Rising out-of-pocket costs

KEY TAKEAWAY: TransUnion Healthcare found [inlinetweet prefix=”” tweeter=”” suffix=””]patients’ average out-of-pocket costs rose to $1,813 in the fourth quarter of 2017, up 11 percent from $1,630 in the same period the year prior.[/inlinetweet] The analysis also broke down the amount of patient out-of-pocket costs. TransUnion Healthcare said researchers found, on average, nearly half of patients out-of-pocket costs per healthcare visit (49 percent) were lower than $500 in 2017. Thirty-nine percent were $501 to $1,000; and 12 percent exceeded $1,000.

[inlinetweet prefix=”” tweeter=”” suffix=””]About 8% of adult Americans don’t take their medicines as prescribed because they can’t afford them[/inlinetweet]. Insurance coverage often influenced this money-saving strategy.

Among younger adults (those under age 65), 6% who had private insurance skipped medicines to save money, compared to 10% for those with Medicaid and 14% of those with no insurance. Among the poorest adults — those with incomes well below the federal poverty level — nearly 14% did not take medications as prescribed to save money.

This is effecting pharma strategic plans as well.  According to Accenture there’s a US$30B affordability gap between 2016-2021 analysts’ sales projections for NME launches and the net budget increases forecast in developed markets.  In addition list prices have seen double-digit inflation in the US between 2012-2014, but growth rates are slowing fast and increasingly offset by price discounts.

The average premium for an employer-provided family plan is now $17,545, up from $16,834 last year and from $10,880 in 2005. And workers have been paying a greater share of those premiums.  Deductibles, meanwhile, have skyrocketed. The average deductible for all covered workers is $1,280, up 70 percent from 2015.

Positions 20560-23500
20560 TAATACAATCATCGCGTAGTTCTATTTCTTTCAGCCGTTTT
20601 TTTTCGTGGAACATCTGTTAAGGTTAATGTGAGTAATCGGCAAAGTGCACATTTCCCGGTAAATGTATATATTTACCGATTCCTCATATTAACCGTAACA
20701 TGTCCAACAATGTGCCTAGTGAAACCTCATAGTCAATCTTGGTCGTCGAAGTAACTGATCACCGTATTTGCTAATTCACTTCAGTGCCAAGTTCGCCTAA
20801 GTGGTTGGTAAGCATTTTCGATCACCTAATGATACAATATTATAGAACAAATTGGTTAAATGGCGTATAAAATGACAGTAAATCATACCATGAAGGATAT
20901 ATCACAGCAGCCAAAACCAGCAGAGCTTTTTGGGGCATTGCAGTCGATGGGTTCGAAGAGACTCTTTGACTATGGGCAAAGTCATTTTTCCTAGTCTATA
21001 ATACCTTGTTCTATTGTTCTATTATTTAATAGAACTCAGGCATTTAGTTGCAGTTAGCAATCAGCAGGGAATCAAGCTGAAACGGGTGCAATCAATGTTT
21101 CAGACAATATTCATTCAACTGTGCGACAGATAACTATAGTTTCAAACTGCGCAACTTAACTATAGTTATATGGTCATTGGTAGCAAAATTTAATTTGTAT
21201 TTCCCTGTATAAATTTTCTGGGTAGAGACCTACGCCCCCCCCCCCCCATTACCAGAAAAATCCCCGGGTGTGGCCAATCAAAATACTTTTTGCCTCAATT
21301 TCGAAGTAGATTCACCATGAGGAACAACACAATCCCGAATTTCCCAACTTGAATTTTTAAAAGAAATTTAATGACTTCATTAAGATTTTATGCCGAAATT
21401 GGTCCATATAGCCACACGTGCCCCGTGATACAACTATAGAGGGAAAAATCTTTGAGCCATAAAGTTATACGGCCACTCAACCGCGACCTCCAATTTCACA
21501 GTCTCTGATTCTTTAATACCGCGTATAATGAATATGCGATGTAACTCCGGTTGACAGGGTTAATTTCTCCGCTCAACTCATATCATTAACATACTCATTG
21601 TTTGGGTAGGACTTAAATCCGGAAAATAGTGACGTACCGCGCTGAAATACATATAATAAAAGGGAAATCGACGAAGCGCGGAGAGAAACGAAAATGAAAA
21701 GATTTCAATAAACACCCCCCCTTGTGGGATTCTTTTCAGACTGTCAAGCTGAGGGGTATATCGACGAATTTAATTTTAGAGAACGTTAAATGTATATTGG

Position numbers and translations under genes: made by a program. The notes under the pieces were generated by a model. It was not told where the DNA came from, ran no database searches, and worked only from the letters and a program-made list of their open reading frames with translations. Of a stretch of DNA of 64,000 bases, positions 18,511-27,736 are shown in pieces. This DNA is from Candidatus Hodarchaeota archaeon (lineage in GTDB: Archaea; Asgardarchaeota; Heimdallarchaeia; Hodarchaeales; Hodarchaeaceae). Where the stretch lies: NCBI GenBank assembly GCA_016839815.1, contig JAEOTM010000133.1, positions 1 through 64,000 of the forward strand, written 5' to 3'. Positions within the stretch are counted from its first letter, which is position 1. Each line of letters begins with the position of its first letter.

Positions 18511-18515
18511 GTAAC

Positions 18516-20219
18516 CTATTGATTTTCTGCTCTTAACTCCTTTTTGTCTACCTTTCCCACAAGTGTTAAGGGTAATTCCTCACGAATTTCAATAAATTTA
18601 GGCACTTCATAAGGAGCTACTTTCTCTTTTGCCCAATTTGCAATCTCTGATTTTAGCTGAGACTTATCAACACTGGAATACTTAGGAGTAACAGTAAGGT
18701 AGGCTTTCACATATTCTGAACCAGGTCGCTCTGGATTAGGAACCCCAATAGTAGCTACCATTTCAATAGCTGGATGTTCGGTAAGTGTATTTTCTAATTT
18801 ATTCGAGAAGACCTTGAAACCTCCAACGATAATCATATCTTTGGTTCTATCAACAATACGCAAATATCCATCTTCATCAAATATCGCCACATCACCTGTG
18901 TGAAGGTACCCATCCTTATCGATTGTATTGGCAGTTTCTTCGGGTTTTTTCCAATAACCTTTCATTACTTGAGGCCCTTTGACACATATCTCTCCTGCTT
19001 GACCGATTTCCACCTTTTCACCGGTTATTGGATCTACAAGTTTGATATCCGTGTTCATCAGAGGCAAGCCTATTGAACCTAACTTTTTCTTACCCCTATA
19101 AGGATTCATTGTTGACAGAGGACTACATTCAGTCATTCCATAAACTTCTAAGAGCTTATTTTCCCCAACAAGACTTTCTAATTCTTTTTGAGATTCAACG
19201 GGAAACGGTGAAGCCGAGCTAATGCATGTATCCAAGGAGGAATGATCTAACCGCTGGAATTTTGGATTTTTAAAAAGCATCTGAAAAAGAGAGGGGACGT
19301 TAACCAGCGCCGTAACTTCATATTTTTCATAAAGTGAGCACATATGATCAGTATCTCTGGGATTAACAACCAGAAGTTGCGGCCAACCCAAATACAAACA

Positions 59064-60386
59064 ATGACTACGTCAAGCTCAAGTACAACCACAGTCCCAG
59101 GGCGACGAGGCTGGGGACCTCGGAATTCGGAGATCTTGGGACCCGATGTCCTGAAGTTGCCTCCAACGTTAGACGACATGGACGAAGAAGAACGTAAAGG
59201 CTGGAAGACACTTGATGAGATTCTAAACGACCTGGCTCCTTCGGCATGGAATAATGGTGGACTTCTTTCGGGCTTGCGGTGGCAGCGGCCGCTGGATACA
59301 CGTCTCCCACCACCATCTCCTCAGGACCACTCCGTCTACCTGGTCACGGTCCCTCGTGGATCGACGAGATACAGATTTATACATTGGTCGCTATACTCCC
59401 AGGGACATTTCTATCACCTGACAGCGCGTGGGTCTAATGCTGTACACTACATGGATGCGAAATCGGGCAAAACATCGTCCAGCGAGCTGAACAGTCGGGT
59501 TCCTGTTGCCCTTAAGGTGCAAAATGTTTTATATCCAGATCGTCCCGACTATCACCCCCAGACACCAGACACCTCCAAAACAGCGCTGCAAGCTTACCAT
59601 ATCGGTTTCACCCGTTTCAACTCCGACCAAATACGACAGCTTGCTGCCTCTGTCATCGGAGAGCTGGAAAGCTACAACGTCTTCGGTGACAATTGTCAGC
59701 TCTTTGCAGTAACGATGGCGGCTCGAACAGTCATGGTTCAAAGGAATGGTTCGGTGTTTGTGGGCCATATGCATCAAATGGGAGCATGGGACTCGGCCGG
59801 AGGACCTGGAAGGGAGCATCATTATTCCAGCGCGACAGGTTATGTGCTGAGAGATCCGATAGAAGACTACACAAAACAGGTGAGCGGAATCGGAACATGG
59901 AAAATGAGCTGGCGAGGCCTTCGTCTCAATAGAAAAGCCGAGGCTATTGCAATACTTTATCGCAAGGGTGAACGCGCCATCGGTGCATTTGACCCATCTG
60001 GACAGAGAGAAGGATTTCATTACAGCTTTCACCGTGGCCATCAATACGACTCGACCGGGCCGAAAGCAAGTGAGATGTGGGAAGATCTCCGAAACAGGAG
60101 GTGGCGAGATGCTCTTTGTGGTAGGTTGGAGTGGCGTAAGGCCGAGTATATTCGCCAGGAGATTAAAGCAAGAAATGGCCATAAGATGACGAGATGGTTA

What does this all mean?

Product benefits have become more important than the brand, according to Accentue. [inlinetweet prefix=”” tweeter=”” suffix=””]More than two out of three patients said that the benefits of the product were more important than the brand.[/inlinetweet] Just one in three patients characterized themselves as having a strong affinity to brands in a healthcare setting. Loud and clear, it’s outcomes that matter most.

When it comes to making decisions about their healthcare and the treatments they receive, the three top factors influencing patients’ decisions are:

1ne: The doctor/ physician relationship (66 percent),

2wo: The patient’s ability to maintain their current lifestyle (55 percent).

3hree: Ease of access to the care they’ll need (53 percent).

However, what’s missing from this report by Accenture is that patients are going to balance product outcomes with cost.  As one though leader told me “my patients are asking more about cost of medication today than ever before”.   “Even with insurance the out of pocket expenses for health care are having a profound impact on patients.”